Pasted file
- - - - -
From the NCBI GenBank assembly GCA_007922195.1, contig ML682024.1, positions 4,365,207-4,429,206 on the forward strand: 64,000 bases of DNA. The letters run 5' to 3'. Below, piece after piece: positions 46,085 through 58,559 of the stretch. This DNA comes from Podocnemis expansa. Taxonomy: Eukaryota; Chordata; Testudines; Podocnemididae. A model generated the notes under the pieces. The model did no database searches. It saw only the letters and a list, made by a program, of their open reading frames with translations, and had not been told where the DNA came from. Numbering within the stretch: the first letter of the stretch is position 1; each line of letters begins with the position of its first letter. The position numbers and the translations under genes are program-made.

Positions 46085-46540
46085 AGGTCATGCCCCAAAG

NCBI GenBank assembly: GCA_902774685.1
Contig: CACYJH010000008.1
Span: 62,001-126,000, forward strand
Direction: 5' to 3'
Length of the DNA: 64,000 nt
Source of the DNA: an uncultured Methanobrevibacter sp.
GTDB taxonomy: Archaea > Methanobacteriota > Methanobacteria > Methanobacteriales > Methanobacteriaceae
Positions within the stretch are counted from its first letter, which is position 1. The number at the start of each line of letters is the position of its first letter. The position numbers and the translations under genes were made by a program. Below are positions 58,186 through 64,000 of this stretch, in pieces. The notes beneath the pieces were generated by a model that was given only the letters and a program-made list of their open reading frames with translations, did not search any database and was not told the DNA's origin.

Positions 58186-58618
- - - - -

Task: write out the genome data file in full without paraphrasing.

From the NCBI GenBank assembly GCA_007922195.1, contig ML682024.1, positions 4,365,207-4,429,206 on the forward strand: 64,000 bases of DNA. The letters run 5' to 3'. Below, piece after piece: positions 46,085 through 58,559 of the stretch. This DNA comes from Podocnemis expansa. Taxonomy: Eukaryota; Chordata; Testudines; Podocnemididae. A model generated the notes under the pieces. The model did no database searches. It saw only the letters and a list, made by a program, of their open reading frames with translations, and had not been told where the DNA came from. Numbering within the stretch: the first letter of the stretch is position 1; each line of letters begins with the position of its first letter. The position numbers and the translations under genes are program-made.

Positions 46085-46540
46085 AGGTCATGCCCCAAAG

NCBI GenBank assembly: GCA_902774685.1
Contig: CACYJH010000008.1
Span: 62,001-126,000, forward strand
Direction: 5' to 3'
Length of the DNA: 64,000 nt
Source of the DNA: an uncultured Methanobrevibacter sp.
GTDB taxonomy: Archaea > Methanobacteriota > Methanobacteria > Methanobacteriales > Methanobacteriaceae
Positions within the stretch are counted from its first letter, which is position 1. The number at the start of each line of letters is the position of its first letter. The position numbers and the translations under genes were made by a program. Below are positions 58,186 through 64,000 of this stretch, in pieces. The notes beneath the pieces were generated by a model that was given only the letters and a program-made list of their open reading frames with translations, did not search any database and was not told the DNA's origin.

Positions 58186-58618